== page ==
By Thor Olavsrud
Jan. 10, 2017
Experian recommends healthcare organizations of all sizes and types review their security measures and ensure they have contingency planning for responding to ransomware attacks as well as adequate employee security training.
4. Criminals will focus on payment-based attacks despite the EMV shift taking place over a year ago
All payment cards in the U.S. started incorporate EMV chips last year. But according to a report last September by the Strawhecker Group (TSG), only 44 percent of U.S. card-accepting merchants have EMV terminals, and only 29 percent can actually accept chip-based transactions.
Experian predicts that uneven adoption of the technology, combined with attackers targeting new industries and adapting their tactics, means payment attacks will plague companies in 2017.
"Instead of targeting big name retailers as we've seen in the past, attackers may turn their attention to smaller franchised stores and others with distributed infrastructure," the report says. "Along with needing to manage more distributed infrastructure, these businesses are experiencing other barriers, such as the need for software updates to accept payments that are not available and the impact it can have on the checkout process."
For years, cybercriminals have made use of skimmers, devices capable of stealing magnetic stripe data from point-of-sale (POS) systems. In the past, such devices have largely been used with ATMs. But the increasing popularity of self-checkout terminals in retail outlets opens new opportunities for criminals to use the devices. EMV chips help defend against skimmers if the technology is used, but current adoption levels lead Experian to predict that at least one major national retailer will be hit with a significant skimming outbreak in 2017.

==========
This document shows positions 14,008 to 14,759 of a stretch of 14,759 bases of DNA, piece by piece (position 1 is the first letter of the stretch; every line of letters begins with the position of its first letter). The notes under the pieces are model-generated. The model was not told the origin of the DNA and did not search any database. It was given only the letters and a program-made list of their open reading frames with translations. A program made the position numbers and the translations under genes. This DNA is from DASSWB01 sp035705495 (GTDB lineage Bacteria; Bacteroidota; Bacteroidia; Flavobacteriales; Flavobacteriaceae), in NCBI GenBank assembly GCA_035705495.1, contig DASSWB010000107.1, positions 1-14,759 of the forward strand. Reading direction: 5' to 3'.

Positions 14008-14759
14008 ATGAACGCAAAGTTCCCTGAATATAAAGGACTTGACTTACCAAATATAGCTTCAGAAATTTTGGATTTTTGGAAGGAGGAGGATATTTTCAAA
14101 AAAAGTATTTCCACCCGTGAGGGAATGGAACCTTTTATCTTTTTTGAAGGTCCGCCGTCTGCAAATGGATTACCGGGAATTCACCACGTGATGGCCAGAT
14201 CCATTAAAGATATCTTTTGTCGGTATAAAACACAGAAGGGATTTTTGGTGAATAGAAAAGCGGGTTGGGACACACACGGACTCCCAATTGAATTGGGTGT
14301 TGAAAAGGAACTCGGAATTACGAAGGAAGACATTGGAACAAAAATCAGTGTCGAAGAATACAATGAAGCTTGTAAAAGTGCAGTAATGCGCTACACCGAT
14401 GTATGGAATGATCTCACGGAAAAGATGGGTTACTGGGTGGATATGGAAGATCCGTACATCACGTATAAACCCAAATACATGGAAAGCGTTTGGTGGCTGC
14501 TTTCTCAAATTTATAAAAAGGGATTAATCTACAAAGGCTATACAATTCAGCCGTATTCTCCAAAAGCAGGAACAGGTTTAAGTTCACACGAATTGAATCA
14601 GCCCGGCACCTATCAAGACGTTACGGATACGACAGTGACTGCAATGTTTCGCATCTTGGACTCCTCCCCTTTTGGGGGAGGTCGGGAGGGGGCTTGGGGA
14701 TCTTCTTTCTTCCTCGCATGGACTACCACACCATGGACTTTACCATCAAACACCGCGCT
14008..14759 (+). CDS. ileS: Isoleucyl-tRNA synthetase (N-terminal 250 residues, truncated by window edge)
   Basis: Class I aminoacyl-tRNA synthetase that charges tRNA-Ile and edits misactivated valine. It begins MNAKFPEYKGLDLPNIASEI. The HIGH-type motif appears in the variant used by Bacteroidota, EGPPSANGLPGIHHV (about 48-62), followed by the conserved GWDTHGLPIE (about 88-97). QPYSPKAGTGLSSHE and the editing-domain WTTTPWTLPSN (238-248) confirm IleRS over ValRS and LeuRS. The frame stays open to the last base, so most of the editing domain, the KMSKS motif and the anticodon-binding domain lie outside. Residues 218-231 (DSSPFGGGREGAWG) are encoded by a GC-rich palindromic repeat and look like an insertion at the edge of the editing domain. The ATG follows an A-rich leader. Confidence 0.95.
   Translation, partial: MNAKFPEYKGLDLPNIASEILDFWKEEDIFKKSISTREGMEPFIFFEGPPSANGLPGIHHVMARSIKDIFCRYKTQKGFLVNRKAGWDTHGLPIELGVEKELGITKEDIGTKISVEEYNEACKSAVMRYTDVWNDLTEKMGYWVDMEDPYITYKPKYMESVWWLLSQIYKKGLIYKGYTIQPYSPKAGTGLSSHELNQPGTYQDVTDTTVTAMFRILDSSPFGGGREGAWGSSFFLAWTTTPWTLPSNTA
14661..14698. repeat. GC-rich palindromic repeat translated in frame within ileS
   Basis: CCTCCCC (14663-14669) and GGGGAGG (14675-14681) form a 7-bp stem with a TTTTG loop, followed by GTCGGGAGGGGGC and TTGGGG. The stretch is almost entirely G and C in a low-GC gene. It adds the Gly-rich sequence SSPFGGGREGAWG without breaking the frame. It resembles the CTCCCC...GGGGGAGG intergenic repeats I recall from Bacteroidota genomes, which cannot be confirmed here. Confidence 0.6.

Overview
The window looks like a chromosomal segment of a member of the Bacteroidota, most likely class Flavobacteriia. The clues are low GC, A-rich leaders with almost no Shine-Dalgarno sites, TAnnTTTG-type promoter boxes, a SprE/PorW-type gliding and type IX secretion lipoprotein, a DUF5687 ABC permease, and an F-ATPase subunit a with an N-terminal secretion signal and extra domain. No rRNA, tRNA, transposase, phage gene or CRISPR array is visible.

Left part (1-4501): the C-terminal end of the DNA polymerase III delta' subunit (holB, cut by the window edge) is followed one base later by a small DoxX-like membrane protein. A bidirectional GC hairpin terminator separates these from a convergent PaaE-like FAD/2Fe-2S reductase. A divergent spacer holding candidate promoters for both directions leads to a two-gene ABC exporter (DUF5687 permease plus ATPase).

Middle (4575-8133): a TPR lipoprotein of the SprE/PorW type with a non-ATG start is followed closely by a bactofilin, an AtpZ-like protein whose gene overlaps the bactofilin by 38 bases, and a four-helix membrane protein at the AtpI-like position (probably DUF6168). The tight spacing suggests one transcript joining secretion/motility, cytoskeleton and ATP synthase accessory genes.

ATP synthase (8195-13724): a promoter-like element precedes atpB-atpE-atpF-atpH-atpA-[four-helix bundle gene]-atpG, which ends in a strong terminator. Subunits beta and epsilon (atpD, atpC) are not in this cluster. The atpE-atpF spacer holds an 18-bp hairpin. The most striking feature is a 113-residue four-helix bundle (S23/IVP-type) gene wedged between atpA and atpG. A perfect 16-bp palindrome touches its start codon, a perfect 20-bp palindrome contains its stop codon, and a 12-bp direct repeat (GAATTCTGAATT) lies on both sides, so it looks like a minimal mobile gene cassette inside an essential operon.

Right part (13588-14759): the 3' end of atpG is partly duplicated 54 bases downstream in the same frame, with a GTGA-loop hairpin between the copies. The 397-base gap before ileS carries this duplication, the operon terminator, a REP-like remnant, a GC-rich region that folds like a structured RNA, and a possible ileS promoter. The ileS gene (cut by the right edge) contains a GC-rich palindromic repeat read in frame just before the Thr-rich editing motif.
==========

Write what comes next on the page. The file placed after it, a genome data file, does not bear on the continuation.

To combat this, Experian says that while there are legitimate barriers to merchants adopting EMV Chip and PIN technology, the risk of not doing so has become too high to ignore.
"It is essential that companies behind the curve speed up their plans for EMV Chip and PIN adoption," the report said. "Both retail companies and consumers need to maintain security best practices during this time of ongoing transition and recognize that cyber criminals may shift their focus but won't be completely deterred. Paying close attention to potential weak spots, including catching POS simmers quickly, can help mitigate potential fallout."
5. International data breaches will cause big headaches for multinational companies
Experian believes that breaches involving the loss of international consumers' data will cause the most significant damage in 2017, especially once the new General Data Protection Regulation (GDPR) in the E.U. goes into effect. Experian notes that new regulations will also soon take effect in Canada, and Australia is also considering a data breach bill.
A recent Ponemon Institute study found that 42 percent of companies have not included processes to manage an international data breach in their incident response plans.